I gave them everything; the richest compost, careful misting twice a day, scrupulous weeding, and heaps of praise. Situated as they were, outside the door where my son plays the piano, they were even given regular serenades. At first, the tiny, stumpy plugs of Irish Moss took to their spot and grew much faster than expected. In three weeks, these notoriously slow growing plants had spread out, filled the spaces between and become the mounds of soft fluffy green I had been dreaming of for years.
Then, after about a month of luscious, show- offy perfection, they started turning a hideous burnt dead brown, dying off in great patches of matted yuck. I couldn’t figure out what was wrong. The soil wasn’t too wet, and it wasn’t too dry. The light conditions were ideal, they were hardy to from zone 3 to zone 10 and we live in zone 6. So, WTF?
My gardening friends were stumped, my landscaper contacts were stumped, my friend Ben the plant wizard was stumped. Finally, I asked Peter del Tredici, senior research scientist at the Arnold Arboretum, who happens to spend family vacations by the same lake we do. I’m not sure Peter likes getting horticulture questions while on vacation, but it made a nice change of topic from the subject of my divorce.
Irish moss has always been a scrappy plant, Peter told me, able to suck nutrients from the sandy windswept coastal soil of Ireland.
Okay, so my (pricey) little moss plants were supposed to be low maintenance, and here I was fussing over them like a hysterical stage mother. Still, I asked him, what plant is going to complain about conditions being too good?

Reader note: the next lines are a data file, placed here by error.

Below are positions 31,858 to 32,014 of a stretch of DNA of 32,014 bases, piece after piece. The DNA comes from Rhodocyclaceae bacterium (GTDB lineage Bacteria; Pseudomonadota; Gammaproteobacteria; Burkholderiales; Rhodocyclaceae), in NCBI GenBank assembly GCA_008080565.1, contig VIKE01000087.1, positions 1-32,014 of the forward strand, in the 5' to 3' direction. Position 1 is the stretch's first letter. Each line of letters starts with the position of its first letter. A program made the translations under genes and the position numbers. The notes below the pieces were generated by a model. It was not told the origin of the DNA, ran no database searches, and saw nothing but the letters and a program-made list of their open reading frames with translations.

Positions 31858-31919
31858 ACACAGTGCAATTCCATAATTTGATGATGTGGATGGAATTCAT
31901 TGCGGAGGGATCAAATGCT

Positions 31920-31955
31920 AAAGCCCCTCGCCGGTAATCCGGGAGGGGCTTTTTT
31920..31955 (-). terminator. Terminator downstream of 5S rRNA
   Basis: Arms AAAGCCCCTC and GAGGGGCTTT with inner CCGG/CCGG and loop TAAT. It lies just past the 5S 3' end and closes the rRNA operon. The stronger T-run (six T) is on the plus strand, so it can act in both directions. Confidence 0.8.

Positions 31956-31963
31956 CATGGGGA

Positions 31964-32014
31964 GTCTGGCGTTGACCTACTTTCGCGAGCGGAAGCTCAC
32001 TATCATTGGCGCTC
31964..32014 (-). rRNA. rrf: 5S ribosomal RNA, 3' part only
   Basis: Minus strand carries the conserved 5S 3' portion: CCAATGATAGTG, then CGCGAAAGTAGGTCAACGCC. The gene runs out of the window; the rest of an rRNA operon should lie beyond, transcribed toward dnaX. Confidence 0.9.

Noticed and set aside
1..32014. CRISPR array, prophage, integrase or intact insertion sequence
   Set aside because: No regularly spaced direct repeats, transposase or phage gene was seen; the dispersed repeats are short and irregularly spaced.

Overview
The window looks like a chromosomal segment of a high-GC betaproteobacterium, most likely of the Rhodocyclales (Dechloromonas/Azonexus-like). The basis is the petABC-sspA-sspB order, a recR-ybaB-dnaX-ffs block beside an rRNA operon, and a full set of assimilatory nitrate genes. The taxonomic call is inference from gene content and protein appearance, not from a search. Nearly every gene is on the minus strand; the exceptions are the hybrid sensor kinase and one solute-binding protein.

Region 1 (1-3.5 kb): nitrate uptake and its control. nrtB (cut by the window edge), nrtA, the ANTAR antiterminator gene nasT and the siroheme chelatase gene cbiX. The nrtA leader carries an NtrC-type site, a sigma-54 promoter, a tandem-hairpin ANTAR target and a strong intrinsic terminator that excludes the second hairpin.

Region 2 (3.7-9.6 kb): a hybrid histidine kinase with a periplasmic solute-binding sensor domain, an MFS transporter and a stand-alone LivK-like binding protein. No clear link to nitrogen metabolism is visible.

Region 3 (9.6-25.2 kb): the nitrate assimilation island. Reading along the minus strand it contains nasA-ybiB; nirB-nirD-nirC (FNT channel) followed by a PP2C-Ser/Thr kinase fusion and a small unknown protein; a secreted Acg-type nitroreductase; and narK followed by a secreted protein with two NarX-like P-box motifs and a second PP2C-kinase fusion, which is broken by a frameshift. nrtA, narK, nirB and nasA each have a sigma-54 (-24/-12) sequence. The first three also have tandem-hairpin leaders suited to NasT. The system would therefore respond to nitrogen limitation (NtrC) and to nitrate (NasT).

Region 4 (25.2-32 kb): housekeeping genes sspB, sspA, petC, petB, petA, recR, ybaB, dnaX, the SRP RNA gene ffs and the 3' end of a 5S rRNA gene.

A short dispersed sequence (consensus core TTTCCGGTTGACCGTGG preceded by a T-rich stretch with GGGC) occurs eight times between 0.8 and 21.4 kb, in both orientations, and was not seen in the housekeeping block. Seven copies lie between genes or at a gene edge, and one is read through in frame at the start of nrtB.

He proceeded to explain to me a little about plant physiology. “When plants have ideal conditions they put all their energy into exuberant growth, and very little energy goes into building their defense system.” On the other hand, in conditions that are less favorable, plants tend to “grow slowly, and put a large portion of their energy into building their defenses and increasing their hardiness.”
Wait, are we still talking about plants here? It so happens that yes, I did spoil my husband. And I dare say that lots of our friends did see us as exuberant and even enviable in our capacity to have fun, throw dinner parties, share vacations and tell jokes. Our life, in many ways, was a big soft fluffy green bed. With an extremely fragile root system.
“I doubt this has anything to do with divorce,” Peter said, while watching his grandson thrashing around in the lake shallows, “but with plants, it’s important to strike the right balance between comfort and struggle.”
Yo, that’s enough! Does everybody know why my marriage fell apart? And as long as we are strictly speaking about plants here, can anyone advise me on whether to throw out the moss and find new plants that will appreciate my fine soil or keep the plants and degrade my soil with a generous helping of lowly sand?